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Am J Prev Med. 2005 Jan;28(1):123-5.

Carbon monoxide poisoning from portable electric generators.

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  • 1Center for Hyperbaric Medicine, Virginia Mason Medical Center, Seattle, Washington, USA.



While the overall death rate from unintentional carbon monoxide (CO) poisoning has decreased in the United States due to improved automobile emissions controls and a decline in CO poisonings from motor vehicles, exposures have not changed from some sources of CO. One of these is the operation of portable electrical generators in poorly ventilated spaces. This study sought to describe the population poisoned from CO produced by portable electric generators, and to determine the reasons that generators are operated in a hazardous fashion.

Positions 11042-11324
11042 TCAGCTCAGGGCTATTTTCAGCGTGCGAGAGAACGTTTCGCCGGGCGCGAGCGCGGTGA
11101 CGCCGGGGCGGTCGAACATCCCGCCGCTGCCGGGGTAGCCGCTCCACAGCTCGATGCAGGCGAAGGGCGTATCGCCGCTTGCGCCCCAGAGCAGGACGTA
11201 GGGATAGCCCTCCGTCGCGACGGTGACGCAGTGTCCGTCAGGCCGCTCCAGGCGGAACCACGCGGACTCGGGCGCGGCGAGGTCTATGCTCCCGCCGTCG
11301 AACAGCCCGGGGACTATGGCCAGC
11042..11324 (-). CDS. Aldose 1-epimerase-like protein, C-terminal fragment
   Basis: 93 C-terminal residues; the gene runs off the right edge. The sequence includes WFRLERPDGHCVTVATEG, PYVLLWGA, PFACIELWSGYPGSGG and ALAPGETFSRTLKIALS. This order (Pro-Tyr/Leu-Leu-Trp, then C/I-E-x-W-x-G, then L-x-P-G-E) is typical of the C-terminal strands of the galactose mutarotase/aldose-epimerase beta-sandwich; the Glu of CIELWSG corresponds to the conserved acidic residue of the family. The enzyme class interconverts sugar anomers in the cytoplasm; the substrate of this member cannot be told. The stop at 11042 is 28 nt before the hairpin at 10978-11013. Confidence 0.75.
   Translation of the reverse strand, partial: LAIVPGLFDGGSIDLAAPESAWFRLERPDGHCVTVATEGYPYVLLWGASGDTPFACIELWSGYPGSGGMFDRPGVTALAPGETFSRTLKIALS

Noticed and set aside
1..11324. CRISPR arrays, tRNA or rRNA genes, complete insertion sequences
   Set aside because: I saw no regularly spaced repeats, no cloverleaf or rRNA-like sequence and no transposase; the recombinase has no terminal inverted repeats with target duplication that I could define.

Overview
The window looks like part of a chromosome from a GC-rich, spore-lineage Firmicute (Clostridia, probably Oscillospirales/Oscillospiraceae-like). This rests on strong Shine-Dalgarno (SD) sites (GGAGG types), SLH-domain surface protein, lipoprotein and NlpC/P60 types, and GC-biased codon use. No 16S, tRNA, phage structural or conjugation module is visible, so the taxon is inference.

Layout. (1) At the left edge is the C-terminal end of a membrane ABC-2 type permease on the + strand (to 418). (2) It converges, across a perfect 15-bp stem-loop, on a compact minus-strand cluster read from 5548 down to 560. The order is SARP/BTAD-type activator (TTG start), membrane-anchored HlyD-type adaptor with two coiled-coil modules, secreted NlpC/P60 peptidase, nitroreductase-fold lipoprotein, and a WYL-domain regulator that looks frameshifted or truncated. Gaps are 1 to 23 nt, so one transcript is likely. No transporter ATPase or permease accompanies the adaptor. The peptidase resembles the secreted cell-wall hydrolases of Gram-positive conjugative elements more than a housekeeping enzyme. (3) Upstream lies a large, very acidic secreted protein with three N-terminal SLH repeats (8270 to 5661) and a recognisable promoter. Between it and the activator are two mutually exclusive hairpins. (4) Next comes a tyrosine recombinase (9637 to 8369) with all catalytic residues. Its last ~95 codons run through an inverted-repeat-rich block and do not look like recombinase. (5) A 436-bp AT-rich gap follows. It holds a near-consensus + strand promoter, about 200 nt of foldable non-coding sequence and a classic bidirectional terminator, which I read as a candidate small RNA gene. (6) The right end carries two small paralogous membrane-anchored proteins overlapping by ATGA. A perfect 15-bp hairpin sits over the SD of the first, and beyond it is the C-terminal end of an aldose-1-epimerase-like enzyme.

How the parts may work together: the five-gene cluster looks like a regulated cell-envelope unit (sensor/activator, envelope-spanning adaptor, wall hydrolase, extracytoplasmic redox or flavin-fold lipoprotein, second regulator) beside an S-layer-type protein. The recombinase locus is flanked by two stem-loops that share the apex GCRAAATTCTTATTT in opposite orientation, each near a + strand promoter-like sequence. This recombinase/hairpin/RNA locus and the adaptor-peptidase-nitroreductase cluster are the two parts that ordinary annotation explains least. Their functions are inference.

Cases of CO poisoning referred for treatment with hyperbaric oxygen at Virginia Mason Medical Center in Seattle from November 1978 to March 2004 were reviewed. Those cases that resulted from portable generator use were selected for analysis.


Sixty-three patients aged 2 to 85 years were treated for CO poisoning from portable electric generators. They included 34 males and 29 females who were poisoned in 37 separate incidents. Thirty-four lost consciousness with the exposure. Of the 63 total patients, 60 spoke English. Generators were typically used when normal electrical service was disrupted by a storm or in remote locations. In 29 of 37 incidents, the generator was operated in the home environment, most commonly in the garage. Lack of awareness of the dangers of CO poisoning or lack of knowledge of ventilation requirements were the most commonly identified reasons.


CO poisoning from portable electric generators occurs in a characteristic population, in a few typical locations and for a limited number of reasons. This information may help target prevention efforts for this form of poisoning, such as warning labels or educational programs.

[PubMed - indexed for MEDLINE]
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